The REACH Foundation has maintained a focus on reducing the coverage gap for medically underserved populations in the REACH service area, which includes the health care needs of immigrants and refugees.
The majority of this work and the associated grants fall within the Close the Coverage Gap outcome investment area. A strategy within this outcome area is “partnerships to identify, research, test and engage voters and policymakers regarding health coverage and population health.” Two grants awarded in 2018 are using partnerships to establish a welcoming center and a collaborative process for promoting a healthy and welcoming Kansas City region.
Longtime REACH partner El Centro, Inc. was awarded a two-year, $173,332 grant to roll out a plan for repositioning the agency as a Welcoming Center for Latino Immigrants. Chief Program Officer Erica Andrade said the idea for the project grew out of staff members’ interest in expanding the agency’s vision for integrated service delivery to become a recognized “welcome center” for Latino families in Johnson and Wyandotte counties.
El Centro has always strived to be a trusted resource for Latino residents. However, as the Latino population has continued to grow so has the demand for culturally and linguistically appropriate assistance. Andrade said the team at El Centro studied the unmet needs of its clients and opportunities to expand its presence in the two counties. Staff agreed that one of the first steps in shifting to a more integrated service approach was to eliminate silos among their individual programs and adopt a holistic client service approach that better matches the concept of a Welcoming Center.
“For example, when a client comes to us for eye glasses, we ask about insurance status so that we can help our clients enroll in coverage and find a medical home,” Andrade said. “We may learn about money worries or language or literacy challenges that are holding back our clients, and can connect them to our financial literacy programs, emergency assistance and other services.”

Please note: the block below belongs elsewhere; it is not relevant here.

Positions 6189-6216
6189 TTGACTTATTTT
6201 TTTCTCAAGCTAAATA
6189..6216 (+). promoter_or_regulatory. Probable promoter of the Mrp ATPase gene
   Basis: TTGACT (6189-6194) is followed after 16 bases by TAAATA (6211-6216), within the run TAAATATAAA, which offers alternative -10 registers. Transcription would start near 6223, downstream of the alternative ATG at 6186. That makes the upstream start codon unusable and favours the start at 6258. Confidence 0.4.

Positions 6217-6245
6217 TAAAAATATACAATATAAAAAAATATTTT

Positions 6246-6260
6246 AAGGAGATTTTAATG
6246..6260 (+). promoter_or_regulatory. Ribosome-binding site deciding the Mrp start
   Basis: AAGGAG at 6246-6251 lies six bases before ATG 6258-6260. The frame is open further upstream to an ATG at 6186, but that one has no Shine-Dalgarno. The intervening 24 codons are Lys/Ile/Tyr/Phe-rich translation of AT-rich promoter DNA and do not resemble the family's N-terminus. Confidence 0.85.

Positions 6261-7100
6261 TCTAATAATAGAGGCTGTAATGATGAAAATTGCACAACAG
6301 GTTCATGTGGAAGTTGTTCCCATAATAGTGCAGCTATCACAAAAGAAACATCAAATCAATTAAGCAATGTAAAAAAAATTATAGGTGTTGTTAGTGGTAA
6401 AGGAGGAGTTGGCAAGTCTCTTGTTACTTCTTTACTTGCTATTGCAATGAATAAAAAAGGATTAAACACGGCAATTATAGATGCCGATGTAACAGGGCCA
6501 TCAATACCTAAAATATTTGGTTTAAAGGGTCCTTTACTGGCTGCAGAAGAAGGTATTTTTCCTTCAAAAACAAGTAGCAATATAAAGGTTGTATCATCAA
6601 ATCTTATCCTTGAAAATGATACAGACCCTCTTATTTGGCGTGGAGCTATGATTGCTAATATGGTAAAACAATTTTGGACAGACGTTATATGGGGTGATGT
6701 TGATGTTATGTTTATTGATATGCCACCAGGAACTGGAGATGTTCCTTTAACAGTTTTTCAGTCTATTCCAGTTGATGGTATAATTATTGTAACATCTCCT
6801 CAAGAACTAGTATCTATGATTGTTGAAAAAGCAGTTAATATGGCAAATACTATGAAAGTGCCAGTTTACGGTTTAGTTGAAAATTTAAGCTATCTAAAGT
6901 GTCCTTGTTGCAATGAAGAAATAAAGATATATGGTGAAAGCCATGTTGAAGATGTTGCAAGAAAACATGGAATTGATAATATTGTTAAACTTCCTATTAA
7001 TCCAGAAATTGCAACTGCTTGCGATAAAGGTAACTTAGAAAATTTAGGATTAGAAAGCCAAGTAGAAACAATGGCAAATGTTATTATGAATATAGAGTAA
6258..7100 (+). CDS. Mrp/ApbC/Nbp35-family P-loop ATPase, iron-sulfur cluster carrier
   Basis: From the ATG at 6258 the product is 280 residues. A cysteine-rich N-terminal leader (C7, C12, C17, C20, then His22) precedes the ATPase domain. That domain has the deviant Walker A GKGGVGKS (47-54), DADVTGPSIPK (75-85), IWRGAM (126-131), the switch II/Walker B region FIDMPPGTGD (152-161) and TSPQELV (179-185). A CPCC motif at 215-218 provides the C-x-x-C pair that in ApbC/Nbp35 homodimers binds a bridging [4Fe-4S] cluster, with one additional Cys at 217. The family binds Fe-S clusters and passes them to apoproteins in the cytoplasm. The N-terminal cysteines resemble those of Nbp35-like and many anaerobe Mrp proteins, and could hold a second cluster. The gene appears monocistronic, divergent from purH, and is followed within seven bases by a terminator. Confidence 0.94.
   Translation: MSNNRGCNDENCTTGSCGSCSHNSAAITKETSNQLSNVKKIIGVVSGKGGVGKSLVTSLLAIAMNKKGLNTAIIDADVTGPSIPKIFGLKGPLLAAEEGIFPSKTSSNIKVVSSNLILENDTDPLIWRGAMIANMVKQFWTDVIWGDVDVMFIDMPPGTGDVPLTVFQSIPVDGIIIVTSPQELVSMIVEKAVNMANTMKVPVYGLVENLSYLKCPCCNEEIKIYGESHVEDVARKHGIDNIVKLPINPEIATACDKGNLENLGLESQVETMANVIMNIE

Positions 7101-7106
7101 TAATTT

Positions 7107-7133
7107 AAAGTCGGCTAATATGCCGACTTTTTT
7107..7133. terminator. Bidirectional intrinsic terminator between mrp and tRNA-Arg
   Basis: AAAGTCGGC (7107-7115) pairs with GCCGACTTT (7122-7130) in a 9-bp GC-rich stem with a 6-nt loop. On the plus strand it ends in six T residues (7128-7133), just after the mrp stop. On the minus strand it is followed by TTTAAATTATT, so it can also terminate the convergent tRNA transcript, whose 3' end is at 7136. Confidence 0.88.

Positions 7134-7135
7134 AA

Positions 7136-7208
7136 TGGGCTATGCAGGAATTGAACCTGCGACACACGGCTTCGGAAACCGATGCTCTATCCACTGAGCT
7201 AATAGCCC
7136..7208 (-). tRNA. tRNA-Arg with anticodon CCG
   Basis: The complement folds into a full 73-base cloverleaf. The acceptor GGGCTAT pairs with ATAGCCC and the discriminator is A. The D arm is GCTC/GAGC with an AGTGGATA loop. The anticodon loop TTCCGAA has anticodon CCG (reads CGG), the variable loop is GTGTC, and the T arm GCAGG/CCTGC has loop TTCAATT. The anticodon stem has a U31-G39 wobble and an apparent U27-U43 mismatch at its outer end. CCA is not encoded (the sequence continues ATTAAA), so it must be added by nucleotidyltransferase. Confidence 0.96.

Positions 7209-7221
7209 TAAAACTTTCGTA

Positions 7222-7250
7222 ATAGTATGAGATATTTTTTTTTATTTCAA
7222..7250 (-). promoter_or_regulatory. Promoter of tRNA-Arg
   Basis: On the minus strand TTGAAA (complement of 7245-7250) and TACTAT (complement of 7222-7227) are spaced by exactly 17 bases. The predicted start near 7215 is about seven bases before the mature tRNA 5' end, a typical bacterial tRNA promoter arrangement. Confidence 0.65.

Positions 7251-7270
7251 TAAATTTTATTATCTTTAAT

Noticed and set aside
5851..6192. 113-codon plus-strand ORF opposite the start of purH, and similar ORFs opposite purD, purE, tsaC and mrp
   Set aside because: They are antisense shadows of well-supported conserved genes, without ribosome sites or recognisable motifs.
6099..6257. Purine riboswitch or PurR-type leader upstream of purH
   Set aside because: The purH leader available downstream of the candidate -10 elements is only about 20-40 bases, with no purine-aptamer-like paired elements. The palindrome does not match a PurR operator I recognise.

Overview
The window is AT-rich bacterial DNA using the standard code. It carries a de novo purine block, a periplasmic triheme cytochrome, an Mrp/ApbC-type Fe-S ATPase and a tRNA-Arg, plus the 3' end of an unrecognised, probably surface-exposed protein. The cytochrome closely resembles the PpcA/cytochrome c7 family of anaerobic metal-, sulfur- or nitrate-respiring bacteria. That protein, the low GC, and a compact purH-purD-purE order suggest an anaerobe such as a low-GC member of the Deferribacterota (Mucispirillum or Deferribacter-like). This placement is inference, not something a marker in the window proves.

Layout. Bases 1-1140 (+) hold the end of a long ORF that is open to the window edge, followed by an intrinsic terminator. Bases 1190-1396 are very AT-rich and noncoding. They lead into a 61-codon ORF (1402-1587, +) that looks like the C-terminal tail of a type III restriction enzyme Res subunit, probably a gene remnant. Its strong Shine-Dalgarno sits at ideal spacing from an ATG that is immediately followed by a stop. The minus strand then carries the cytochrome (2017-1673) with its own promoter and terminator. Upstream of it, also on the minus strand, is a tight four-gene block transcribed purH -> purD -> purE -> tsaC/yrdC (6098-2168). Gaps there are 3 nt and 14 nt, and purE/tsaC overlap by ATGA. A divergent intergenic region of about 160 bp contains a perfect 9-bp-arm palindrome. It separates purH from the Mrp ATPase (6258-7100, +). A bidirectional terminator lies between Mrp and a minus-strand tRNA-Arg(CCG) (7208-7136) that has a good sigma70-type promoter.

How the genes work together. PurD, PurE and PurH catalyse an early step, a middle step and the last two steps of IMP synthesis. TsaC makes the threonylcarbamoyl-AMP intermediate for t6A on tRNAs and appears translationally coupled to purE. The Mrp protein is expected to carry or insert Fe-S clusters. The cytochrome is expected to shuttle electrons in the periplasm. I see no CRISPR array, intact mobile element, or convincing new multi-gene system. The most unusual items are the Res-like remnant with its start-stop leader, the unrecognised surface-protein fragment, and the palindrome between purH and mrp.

To carry the vision further, staff also gave the Kansas City, KS, office a refresh with brighter paint colors, artwork and furnishings that are representative of their clients’ culture. Andrade said the new décor creates a more positive, and empowering, tone.
The second phase of the project involves implementation of a communications and branding campaign to reintroduce the well-known agency to the Latino community and local government, schools and other collaborators as a Welcoming Center. Communications materials and outreach activities will reposition El Centro as a leading resource for serving the Latino community. Andrade said the goal is to give El Centro a more prominent platform for advocating for the needs of their target population, so that adults and families are better equipped to be successful in work and life in the Kansas City region.
To broaden understanding and spur action around the principles of a welcoming community, REACH awarded a $76,000 grant to Welcoming America to work with Kansas City area nonprofit and civic groups to develop a welcome plan for the region. A national organization, Welcoming America has worked with local governments and nonprofit organizations in more than 500 communities around the U.S. to create comprehensive agendas and action plans for integrating immigrant and refugee community members into the social, economic and civic fabric of communities.
Pre-planning for the Kansas City regional effort is being spearheaded by grantee partners, the Greater Kansas City Chamber of Commerce and Vibrant Health Wyandotte, along with the REACH Foundation. Through the grant, Welcoming America provides facilitation, planning tools and guidance on welcoming practices and policies that promote inclusion.
To carry the vision further, staff also gave the Kansas City, KS, office a refresh with brighter paint colors, artwork and furnishings that are representative of their clients’ culture.
The Welcoming Plan project will launch midyear 2019 involving a 25-member steering committee that will construct the framework for the planning process and identify additional community leaders to involve. Activities will focus on gaining understanding of the region’s immigrant and refugee populations, current existing support systems and opportunities to leverage human talent, funding and policy change.
“Welcoming America brings experience and best practices for how communities can establish a welcoming environment,” said Carla Gibson, senior program officer at REACH. “The planning process will involve leaders from across sectors and counties – setting the stage for building a more inclusive bi-state region.”
The planning process will run through 2019 with a final plan ready for release in 2020.